Interest groups spent about $7.5 million lobbying the 2016 General Assembly during the first three months of the year, putting them on track to set a record, according to the Kentucky Legislative Ethics Commission.
If April’s lobbying expenses continue at the same pace, total spending for the 60-day session will beat the previous record of $8.8 million in 2012, according to the commission.
The biggest spender was the Kentucky Chamber of Commerce, which represents the state’s business community. The Chamber reported spending $120,426 on lobbying and advertising related to a number of issues, including better funding for state pensions and public-private partnership legislation to help finance major projects.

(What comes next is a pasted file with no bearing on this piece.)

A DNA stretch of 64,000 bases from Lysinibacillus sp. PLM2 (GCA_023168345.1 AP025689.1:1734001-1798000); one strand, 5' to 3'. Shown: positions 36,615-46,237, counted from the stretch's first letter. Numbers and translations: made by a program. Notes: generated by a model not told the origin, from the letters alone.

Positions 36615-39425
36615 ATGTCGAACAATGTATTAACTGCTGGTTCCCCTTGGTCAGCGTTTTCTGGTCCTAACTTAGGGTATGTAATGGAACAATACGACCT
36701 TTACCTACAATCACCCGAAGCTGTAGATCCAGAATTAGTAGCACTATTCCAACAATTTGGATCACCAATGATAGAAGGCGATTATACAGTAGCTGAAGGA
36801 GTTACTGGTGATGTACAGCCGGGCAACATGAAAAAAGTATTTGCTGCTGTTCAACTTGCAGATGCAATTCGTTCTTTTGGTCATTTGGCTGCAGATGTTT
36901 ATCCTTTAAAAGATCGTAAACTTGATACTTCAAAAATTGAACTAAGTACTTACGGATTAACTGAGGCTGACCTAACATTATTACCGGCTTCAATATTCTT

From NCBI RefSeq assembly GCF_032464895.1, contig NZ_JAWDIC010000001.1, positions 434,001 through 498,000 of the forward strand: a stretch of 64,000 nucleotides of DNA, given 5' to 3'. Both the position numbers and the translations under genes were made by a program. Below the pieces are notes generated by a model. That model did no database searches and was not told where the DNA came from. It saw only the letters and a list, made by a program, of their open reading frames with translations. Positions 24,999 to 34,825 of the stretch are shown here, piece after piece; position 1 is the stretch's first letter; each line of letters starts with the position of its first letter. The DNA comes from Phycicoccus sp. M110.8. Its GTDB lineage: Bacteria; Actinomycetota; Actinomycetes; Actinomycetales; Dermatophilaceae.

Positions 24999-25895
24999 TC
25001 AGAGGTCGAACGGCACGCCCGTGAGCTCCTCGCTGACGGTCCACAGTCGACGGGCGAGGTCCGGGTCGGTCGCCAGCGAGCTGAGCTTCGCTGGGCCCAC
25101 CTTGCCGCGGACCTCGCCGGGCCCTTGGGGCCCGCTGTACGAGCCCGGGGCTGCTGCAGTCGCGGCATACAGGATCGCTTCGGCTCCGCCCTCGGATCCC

Other top lobbyists included the Kentucky Hospital Association ($102,294); the Kentucky Retail Federation ($99,997); Altria, formerly known as tobacco giant Philip Morris ($94,469); Marsy’s Law for All, a group that unsuccessfully tried to add a crime victim’s bill of rights to the state constitution ($85,544); the Kentucky Justice Association, which represents trial attorneys ($76,086); the Kentucky Farm Bureau Federation ($64,878); the Kentucky League of Cities ($61,238); the Kentucky Bankers Association ($54,240); Norton Healthcare ($51,274); insurance company Anthem Inc. ($51,000); the Kentucky Association of School Administrators ($47,950); the Kentucky Association of Electric Cooperatives ($47,494); insurance company Humana ($45,574); Century Aluminum ($44,246); the Home Builders Association of Kentucky ($44,180); and Baptist Health ($41,254).
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These figures only represent sums spent lobbying the legislature during the session; they don’t include separate efforts to lobby the state’s executive branch.